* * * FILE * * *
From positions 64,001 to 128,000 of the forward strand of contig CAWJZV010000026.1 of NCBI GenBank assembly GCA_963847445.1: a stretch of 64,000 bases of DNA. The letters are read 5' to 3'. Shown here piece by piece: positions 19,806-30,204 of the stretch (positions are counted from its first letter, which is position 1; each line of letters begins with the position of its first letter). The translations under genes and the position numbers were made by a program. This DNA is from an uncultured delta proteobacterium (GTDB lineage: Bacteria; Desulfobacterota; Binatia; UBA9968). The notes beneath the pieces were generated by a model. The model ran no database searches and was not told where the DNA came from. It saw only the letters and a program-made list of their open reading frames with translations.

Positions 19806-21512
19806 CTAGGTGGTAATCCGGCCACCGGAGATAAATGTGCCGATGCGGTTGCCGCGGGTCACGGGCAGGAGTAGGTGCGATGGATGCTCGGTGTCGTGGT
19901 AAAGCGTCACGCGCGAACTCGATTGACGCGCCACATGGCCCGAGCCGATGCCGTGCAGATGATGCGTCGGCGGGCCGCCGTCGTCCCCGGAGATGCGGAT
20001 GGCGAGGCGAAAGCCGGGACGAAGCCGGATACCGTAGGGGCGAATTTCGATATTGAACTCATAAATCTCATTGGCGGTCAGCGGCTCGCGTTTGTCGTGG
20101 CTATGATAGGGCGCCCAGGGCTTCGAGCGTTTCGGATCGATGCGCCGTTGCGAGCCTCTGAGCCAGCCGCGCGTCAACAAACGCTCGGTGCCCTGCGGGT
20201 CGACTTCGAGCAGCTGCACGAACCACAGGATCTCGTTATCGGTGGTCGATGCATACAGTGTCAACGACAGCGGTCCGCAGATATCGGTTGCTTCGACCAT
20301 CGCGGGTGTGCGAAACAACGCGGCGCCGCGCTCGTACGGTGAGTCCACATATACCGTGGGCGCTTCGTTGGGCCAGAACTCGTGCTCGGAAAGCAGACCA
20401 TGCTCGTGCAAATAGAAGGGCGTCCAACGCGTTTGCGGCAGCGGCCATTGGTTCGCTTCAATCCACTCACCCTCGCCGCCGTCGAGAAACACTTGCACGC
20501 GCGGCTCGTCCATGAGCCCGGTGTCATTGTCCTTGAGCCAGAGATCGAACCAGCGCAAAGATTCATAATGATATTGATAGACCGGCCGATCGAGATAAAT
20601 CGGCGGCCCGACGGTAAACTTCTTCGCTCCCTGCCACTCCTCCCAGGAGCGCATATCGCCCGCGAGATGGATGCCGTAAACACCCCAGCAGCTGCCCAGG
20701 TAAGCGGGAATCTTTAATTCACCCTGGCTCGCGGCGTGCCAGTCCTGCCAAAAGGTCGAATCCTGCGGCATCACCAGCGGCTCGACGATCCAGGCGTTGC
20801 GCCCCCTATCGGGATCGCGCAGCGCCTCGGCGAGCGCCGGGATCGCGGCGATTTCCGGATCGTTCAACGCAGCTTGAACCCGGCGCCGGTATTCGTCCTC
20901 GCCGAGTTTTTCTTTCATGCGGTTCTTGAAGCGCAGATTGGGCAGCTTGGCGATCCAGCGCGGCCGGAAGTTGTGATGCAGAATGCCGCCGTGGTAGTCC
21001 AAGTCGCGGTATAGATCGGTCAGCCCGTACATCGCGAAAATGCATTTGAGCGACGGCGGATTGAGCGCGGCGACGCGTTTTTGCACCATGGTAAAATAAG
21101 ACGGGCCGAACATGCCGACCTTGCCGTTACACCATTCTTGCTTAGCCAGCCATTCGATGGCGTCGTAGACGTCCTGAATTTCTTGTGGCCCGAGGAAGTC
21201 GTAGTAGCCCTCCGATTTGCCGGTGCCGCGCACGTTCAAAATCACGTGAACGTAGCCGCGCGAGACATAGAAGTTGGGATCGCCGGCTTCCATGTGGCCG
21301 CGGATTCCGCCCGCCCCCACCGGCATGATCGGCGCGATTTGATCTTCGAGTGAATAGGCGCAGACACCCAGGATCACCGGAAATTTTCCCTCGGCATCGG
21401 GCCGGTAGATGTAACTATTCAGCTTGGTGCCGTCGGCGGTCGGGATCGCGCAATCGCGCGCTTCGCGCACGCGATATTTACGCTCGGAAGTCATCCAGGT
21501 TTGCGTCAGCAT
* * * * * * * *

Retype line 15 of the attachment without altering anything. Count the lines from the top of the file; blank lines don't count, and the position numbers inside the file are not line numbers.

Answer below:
21001 AAGTCGCGGTATAGATCGGTCAGCCCGTACATCGCGAAAATGCATTTGAGCGACGGCGGATTGAGCGCGGCGACGCGTTTTTGCACCATGGTAAAATAAG